"Beyond a Boundary": Cricket and West Indian Self-Determination

Benjamin Graves '98, Brown University

Both an autobiographical memoir of his Trinidadian upbringing and a social-historical appraisal of West-Indian cricket, C.L.R. James' momentous Beyond a Boundary (1963) foregrounds cricket not only at the center of West Indian cultural practices but also at the nexus of colonial rule and class antagonism that has constructed Trinidad's precarious national identity.

Cricket's political resonance, as the book's title suggests, extends beyond the "boundary" of the cricket pitch and, moreover, interrogates the tenuous boundaries that separate culture from politics, race from class, high culture from low. As James argues in the preface, "It [the book] poses the question 'What do they know of cricket who only cricket know?'" Deeply implicated in the workings of intra- and international politics, Cricket is fundamentally unthinkable outside of the context of British colonial rule--much in the same way that West Indian colonialism and decolonization are unthinkable without cricket.

The opposition of batsman and bowler serves as a metonym for the broader antagonism between not only colonizer and colonized, but between leader and led, between nation and individual, and between competing Trinidadian class and race factions. Those "who only cricket know" forget that cricket (both a legacy of British imperialism and a means of resistance against it) is an instrument of power, political ideology, and social transformation. In other words, much like Edward Said's notion of contrapuntalism, James insists upon the inextricability or simultaneity of culture and politics:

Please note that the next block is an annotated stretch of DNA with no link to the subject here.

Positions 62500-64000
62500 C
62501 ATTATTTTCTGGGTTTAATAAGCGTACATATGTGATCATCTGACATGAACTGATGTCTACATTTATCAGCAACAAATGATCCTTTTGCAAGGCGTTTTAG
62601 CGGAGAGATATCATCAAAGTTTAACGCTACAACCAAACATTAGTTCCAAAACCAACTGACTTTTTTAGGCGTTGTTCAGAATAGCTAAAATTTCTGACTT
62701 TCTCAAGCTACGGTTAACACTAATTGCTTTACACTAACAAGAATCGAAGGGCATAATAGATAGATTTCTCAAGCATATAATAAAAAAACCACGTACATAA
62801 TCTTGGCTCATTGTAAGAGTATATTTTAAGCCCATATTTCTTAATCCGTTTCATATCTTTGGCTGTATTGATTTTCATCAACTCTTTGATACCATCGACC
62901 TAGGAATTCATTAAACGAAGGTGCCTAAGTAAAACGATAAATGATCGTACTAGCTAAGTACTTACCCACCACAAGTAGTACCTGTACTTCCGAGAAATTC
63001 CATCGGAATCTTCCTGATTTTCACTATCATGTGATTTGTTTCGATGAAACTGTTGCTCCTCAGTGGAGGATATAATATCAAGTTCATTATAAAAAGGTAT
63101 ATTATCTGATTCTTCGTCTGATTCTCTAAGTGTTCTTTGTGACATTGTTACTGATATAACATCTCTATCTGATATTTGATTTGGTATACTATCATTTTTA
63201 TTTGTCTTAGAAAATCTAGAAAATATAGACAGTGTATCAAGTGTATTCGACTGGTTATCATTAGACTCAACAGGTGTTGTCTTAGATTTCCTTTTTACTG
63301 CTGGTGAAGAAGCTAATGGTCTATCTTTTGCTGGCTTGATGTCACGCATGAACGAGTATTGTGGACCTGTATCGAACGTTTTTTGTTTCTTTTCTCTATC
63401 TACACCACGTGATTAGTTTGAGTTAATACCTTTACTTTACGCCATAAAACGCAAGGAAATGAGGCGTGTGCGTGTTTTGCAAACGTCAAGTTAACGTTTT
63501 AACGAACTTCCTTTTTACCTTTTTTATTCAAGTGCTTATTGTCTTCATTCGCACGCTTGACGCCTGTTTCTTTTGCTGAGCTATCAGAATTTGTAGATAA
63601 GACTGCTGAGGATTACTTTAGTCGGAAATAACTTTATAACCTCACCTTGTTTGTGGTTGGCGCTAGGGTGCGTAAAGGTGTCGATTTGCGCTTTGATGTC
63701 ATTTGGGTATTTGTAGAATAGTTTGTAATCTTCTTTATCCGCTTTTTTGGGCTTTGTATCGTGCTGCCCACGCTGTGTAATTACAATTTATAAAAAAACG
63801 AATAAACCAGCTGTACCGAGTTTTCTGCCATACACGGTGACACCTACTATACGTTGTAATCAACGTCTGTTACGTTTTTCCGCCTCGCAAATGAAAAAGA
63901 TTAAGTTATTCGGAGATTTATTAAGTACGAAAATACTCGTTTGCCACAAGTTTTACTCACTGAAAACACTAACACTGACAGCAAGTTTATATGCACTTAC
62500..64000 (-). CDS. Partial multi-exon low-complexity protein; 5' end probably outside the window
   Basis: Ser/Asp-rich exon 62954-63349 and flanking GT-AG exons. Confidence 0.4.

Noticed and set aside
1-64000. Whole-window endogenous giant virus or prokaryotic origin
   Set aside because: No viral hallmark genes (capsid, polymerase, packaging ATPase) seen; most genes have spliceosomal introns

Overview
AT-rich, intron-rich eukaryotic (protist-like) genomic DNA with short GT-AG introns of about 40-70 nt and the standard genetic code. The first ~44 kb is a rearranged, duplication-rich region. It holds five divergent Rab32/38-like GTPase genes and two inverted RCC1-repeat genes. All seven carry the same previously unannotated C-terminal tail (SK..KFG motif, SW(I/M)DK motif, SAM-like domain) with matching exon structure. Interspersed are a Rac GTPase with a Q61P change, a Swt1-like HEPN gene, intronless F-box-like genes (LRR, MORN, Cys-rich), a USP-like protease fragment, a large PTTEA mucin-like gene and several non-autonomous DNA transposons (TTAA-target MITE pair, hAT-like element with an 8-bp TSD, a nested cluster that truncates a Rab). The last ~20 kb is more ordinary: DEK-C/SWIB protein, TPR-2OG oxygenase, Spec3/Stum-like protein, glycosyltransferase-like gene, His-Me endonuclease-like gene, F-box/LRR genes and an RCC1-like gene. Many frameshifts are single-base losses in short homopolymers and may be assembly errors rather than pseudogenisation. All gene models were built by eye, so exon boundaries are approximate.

I haven't the slightest doubt that the clash of race, caste and class did not retard but stimulated West Indian cricket. I am equally certain that in those years social and political passions, denied normal outlets, expressed themselves so fiercely in cricket (and other games) precisely because they were games. Her began my personal calvary. The British tradition soaked deep into me was that when you entered the sporting arena you left behind you the sordid compromises of everyday existence. Yet for us to do that we would have had to divest ourselves of our skins. From the moment I had to decide which club I would join the constrast between the ideal and the real fascinated me and tore at my insides. Nor could the local population see it otherwise. The class and racial rivalries were too intense. They could be fought out without violence or much lost except pride and honor. Thus the cricket field was a stage on which seleced individuals played representative roles which were charged with social significance. (66)

What do James' comments about "British tradition" reveal in terms of his attitude towards cricket as a British art-form that must be co-opted and reappropriated in order to be a meaningful instrument of anticolonial resistance? What's at issue here is James' complicated balancing of complicity and resistance; that is, in order to turn a residual colonial practice into a subversive anti-colonial one, the cultural practice must first be learned and assimilated according to the terms of the dominant colonial order. Is James, in other words, complicit in the workings of colonial oppression since his only mode of resistance is itself a colonial cultural practice? Does James concede too much by privileging cricket over indigenous cultural practices? Does cricket merely re-inscribe colonized subjects within the "boundaries" of colonial rule?

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